Posts Tagged: lady beetles
Ladybugs, aka ladybird beetles, are out there.
Walk through the garden and they're easy to find.
Last weekend we spotted one tucked in the heart of an artichoke, another climbing a nectarine tree, and still another perched on an artichoke leaf.
They're doing what they're supposed to do--eat aphids and other soft-bodied insects.
Red on green--how beautiful is that?
If you're keen on ladybugs--and you ought to be--you'll want to check out Cornell University's Lost Ladybug Project, once confined to New York state and now a nationwide project. It all began in 2000 when Cornell researchers joined the 4-H Cooperative Extension Master Gardeners to survey ladybug populations throughout the state. Now "citizen scientists" participate in ladybug surveys across the country.
The excitement grew in 2006 when two pre-teens found a nine-spotted ladybug (Coccinella novemnotata) near their home in Virginia. This marked the first documented nine-spotted ladybug found in the eastern United States in 14 years.
The Cornell University site seeks ladybug photos--as of today, the count reached 10,661.
Last Saturday, May 19 the San Diego Botanical Garden got in the act by hosting a "Lost Ladybug Project" for Cornell.
They posted the event on their website only to receive this note: "Ladybug! Ladybug! Fly away home. Your house is on fire. And your children all gone. Because it is Judgment Day..."
Only thing being judged, however, was the number of ladybugs counted...that, no doubt, drew the rapt attention of all.
Those ladybugs are out there...
Ladybug looking for food on an artichoke. (Photo by Kathy Keatley Garvey)
Ladybug munching aphids on the limb of a nectarine tree. (Photo by Kathy Keatley Garvey)
Ladybug looking for aphids in all the right places. (Photo by Kathy Keatley Garvey)
"You can never be too rich, too young, too blonde or too thin," a quote often attributed to Wallis Simpson, Duchess of Windsor.
Well, you can never have too many ladybugs, aka lady beetles, in your garden.
These colorful beetles devour aphids and other soft-bodied insects. It's a war of the predators and their prey.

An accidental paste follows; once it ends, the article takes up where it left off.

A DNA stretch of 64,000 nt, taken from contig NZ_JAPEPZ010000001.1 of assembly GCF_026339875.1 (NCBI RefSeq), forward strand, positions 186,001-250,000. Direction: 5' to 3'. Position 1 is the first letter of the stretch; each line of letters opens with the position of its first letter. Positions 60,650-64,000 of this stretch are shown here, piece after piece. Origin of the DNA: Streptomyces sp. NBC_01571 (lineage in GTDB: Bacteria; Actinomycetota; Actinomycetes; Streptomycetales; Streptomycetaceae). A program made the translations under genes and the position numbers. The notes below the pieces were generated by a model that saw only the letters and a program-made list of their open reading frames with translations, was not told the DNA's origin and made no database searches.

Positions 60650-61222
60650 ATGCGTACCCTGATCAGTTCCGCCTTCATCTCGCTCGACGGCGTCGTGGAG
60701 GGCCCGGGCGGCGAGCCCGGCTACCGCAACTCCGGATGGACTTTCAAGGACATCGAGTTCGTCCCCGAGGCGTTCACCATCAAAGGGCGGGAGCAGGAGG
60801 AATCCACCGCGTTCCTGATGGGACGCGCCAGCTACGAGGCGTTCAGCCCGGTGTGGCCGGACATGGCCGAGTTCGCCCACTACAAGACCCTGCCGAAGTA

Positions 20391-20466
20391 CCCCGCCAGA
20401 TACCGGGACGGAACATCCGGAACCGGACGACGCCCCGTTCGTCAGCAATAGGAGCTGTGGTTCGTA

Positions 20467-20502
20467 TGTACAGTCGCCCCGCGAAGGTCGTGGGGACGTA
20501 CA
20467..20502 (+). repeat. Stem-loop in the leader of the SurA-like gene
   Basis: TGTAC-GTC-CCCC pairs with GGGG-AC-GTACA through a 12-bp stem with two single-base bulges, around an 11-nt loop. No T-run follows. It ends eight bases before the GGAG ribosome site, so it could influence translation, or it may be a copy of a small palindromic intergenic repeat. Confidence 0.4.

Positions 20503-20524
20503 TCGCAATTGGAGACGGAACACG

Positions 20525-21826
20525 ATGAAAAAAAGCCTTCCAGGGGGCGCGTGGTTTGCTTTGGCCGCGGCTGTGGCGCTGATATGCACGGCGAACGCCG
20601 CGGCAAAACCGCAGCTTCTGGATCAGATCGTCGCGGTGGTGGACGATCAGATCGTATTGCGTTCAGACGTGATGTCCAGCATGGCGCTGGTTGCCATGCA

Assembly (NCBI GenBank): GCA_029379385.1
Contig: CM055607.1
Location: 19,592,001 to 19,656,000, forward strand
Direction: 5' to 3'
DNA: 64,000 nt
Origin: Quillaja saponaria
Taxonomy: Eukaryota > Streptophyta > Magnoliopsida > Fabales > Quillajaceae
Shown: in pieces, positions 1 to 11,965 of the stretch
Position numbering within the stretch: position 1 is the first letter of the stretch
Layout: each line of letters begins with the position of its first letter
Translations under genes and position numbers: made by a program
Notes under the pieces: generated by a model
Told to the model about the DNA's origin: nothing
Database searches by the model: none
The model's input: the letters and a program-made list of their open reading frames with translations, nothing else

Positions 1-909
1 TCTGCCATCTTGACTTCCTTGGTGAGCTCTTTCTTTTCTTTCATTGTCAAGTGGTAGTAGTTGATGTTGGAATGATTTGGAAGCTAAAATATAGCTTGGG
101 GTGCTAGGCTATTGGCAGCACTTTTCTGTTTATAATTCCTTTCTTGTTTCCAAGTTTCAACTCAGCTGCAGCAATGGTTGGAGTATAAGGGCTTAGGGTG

Fortunately, when there are scores of aphids sucking the very lifeblood out of your plants, you're likely to see both ladybugs AND soldier beetles. Both like to dine on aphids.
Soon the ladybugs and soldier beetles do what comes naturally. (Unfortunately, so do the aphids.)
More ladybugs, please! More soldier beetles, too!
Ladybugs and soldier beetles--along with aphids--on a plum tree. (Photo by Kathy Keatley Garvey)
Fast-moving soldier beetle crawls toward a pair of ladybugs on a plum tree. (Photo by Kathy Keatley Garvey)
Ladybug eggs mean more ladybugs. (Photo by Kathy Keatley Garvey)
There's a good reason why lady beetles, aka ladybugs, are prevalent this time of year: aphids.
Ladybugs, from the family Coccinellidae, are actually beetles with voracious appetites for those soft-bodied insects that suck plant juices.
Wherever there are aphids, you'll usually see ladybugs. It may take awhile for the ladybugs to find them, but find them they will.
Two ladybugs converging on a plum tree leaf. (Photo by Kathy Keatley Garvey)
Aphids covering a rosebud. (Photo by Kathy Keatley Garvey)
The overwintering ladybugs tucked in the leaves of our tangerine tree are gone.
Sunny temperatures hit 75 degrees, and off they went. Guess they thought it was spring.
Anyhow, they made a glorious sight as emerged from the folds of a tangerine leaf. One perched on the top of a tangerine tree and then crawled up and down the leaf.
Natalia Vandenberg, a USDA employee with the Systematic Entomology Lab, Smithsonian's National Museum of Natural History, identified these as an introduced species, Coccinella septempunctata.
Ladybugs in February...
Ladybug in February
Red ornaments on a Christmas tree?
No, ladybugs (aka ladybird beetles or lady beetles) on Artemisia.
Ladybugs are overwintering on our Artemisia (genus belonging to the daisy family, Asteracease).
When the rains come, the drops bubble up on the plants and the ladybugs alike.
It's Christmas Eve and the ladybugs are Nature's sparkling red ornaments, providing comfort, cheer and color to the holiday season.
Merry Christmas, everyone!